The only real drawback to using the Instant Pot is that it took 5 ½ minutes to come to temperature before the cooking began. Since the water was already hot in the pot, the heating time for the second egg was only about 4 minutes. However, you can make as many eggs as you can fit into the pot, although getting a large number into the ice bath to stop the cooking might be challenging.

We also tried steaming an egg for 4 minutes at low pressure instead of high pressure. Heating of the water is about 30 seconds faster, and the egg seemed perfect at 4 minutes steaming time. If you are going on to make hard boiled eggs, the low pressure method is preferable as it leads to a tenderer white.

Cooking corn on the cob: three methods

Cooking corn on the cob: three methods

Sometimes the simplest things get complicated. How best to cook corn on the cob? The goal is to end up with hot, butterable corn on a cob you can pick up and eat. Maybe wearing a bib!

We tried three different techniques for cooking corn on the cob: boil water, steaming in an Instant Pot, and cooking in a microwave. There are some advantages to each method.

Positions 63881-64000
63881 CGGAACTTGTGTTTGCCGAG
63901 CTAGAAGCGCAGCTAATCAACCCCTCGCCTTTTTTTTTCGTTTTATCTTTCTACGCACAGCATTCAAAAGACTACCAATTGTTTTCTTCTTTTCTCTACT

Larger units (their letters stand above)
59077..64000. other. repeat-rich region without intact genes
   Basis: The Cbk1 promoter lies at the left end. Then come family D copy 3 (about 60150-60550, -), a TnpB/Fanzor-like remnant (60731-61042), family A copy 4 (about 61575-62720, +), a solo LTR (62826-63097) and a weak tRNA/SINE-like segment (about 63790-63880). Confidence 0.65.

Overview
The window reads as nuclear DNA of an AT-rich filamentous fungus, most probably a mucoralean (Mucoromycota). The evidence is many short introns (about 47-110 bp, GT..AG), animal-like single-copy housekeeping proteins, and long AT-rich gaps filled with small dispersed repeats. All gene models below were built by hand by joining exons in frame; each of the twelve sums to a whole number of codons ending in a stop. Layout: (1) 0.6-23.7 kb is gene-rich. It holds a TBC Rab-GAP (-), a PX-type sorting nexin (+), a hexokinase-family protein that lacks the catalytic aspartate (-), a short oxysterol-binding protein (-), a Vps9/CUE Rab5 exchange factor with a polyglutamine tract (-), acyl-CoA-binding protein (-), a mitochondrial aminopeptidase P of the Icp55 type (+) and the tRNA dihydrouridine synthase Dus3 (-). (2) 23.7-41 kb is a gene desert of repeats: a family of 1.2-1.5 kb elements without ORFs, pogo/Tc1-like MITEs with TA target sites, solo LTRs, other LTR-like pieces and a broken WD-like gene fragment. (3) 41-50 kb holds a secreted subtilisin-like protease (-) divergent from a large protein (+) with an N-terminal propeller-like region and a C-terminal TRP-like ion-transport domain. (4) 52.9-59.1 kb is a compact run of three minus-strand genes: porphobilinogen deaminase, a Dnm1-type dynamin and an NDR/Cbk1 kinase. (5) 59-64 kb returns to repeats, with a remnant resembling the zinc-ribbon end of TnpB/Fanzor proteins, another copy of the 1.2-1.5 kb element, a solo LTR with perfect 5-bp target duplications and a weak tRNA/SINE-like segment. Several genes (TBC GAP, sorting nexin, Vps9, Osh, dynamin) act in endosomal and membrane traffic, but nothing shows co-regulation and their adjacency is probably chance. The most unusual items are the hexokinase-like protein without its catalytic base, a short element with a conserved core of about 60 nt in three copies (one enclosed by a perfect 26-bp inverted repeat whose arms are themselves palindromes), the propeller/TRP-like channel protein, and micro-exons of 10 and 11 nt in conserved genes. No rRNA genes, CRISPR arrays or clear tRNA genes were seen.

Boiling

Far and away the simplest approach is to get a pot of water boiling and drop the shucked corn into it for 5 minutes, lift it out with tongs and serve right away. The advantage is scale: in a big pot, you can cook a lot of corn in a hurry.

pot

Now some die-hards like to spread butter on the hot corn, and while this is entertaining, it is way better to just brush some melted butter on each piece before serving. We melted  our butter in a small pitcher in the microwave, at 50% power to prevent the milk components from boiling.

Instant Pot

instant-potAnother popular method for members of the Instant Pot owners cult is to put several shucked corn ears in the Instant pot with a cup of water under the trivet. Then, set the pot to steam under low pressure conditions. We found that 3 minutes in the put made pretty nice corn. The disadvantage is that  it takes the pot more than 5 minutes to get that water to a boil and you can only do a few ears at a time in the pot: maybe 4 or so. In our experiment, we used the Quick Release after 3 minutes, rather than letting it cool down in the pot and perhaps overcook.